Synopses & Reviews
For forty years Charles Alavoine sleepwalks through his life. Obedient to his domineering mother's wishes, he trains as a doctor, takes a plain unassuming wife, opens a medical practice in a quiet country town, and settles into an existence of impeccable bourgeois conformity. After his first wife dies in labor, he remarries; children arrive; he becomes a family man and a cornerstone of the community. And yet at unguarded moments Charles is haunted by a sense of emptiness and futility, by the suspicion that real life is elsewhere. Looking for answers in his past, he spends more and more time recalling his depressive, suicidal father, and a youthful rendezvous with a prostitute who for a few hours gave him “the sensation of infinity.”
Then, one night at a provincial railway station, laden with Christmas presents for his wife and children, he encounters Martine, an enigmatic young woman helplessly adrift in the world. Their ensuing liaison precipitates a spiritual awakening in Alavoine-and sets the stage for his tragic disintegration. Like Camus's The Fall, Georges Simenon's thriller is at once a devastating personal confession and an indictment of modern society's empty and deadening moral codes.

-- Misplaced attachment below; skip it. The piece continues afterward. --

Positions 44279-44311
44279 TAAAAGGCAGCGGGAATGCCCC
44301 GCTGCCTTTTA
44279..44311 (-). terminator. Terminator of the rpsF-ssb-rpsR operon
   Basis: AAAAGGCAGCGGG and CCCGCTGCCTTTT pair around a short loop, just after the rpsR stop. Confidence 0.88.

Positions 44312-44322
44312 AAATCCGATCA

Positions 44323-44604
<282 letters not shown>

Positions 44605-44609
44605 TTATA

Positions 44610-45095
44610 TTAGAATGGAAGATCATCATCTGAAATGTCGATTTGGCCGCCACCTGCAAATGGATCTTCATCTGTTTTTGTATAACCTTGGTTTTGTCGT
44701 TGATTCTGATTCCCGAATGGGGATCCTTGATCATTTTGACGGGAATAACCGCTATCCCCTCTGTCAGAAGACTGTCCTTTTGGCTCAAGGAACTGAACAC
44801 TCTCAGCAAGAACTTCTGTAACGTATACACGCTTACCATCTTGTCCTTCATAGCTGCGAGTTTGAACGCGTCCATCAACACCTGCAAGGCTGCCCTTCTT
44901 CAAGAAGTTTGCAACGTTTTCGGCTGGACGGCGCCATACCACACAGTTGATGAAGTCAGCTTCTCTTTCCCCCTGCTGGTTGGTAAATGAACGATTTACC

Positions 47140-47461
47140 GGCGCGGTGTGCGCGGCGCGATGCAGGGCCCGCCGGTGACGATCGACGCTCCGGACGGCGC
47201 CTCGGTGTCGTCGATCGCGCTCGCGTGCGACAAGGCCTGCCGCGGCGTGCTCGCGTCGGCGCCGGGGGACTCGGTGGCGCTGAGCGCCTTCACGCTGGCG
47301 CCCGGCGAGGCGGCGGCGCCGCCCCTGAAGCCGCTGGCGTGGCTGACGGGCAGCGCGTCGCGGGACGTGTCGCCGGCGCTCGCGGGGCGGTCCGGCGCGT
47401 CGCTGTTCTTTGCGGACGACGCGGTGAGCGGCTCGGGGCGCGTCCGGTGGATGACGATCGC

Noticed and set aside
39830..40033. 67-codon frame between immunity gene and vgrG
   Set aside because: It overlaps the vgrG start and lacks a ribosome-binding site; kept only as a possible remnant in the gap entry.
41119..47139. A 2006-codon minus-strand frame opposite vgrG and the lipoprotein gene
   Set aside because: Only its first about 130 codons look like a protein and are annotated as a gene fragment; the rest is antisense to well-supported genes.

For forty years Charles Alavoine has sleepwalked through his life. Growing up as a good boy in the grip of a domineering mother, he trains as a doctor, marries, opens a medical practice in a quiet country town, and settles into an existence of impeccable bourgeois conformity. And yet at unguarded moments this model family man is haunted by a sense of emptiness and futility.
Then, one night, laden with Christmas presents, he meets Martine. It is time for the sleeper to awake.
About the Author
Georges Simenon (1903–1989) was born in Liège, Belgium. He went to work as a reporter at the age of fifteen and in 1923 moved to Paris, where under various pseudonyms he became a highly successful and prolific author of pulp fiction while leading a dazzling social life. In the early 1930s, Simenon emerged as a writer under his own name, gaining renown for his detective stories featuring Inspector Maigret. He also began to write his psychological novels, or romans durs
—books in which he displays a sympathetic awareness of the emotional and spiritual pain underlying the routines of daily life. Having written nearly two hundred books under his own name and become the best-selling author in the world, Simenon retired as a novelist in 1973, devoting himself instead to dictating several volumes of memoirs.
Louise Varèse (1891–1989) was an American writer and translator. In 1969 she was designated a Chevalier de L’Ordre des Arts et des Lettres by the Republic of France in recognition of her translations of Baudelaire, Sartre, Proust, Michaux, and Bernanos, among other writers. She and her husband, the composer Edgard Varèse, were close friends of Georges Simenon during his years in the United States, and she translated some fifteen of his novels.
Roger Ebert has been the film critic of the Chicago Sun-Times since 1967. He won the Pulitzer Prize in 1975. From 1976 through 2006 he co-hosted a weekly film-review program on American television. He is the author of many books, including the 2011 memoir, Life Itself.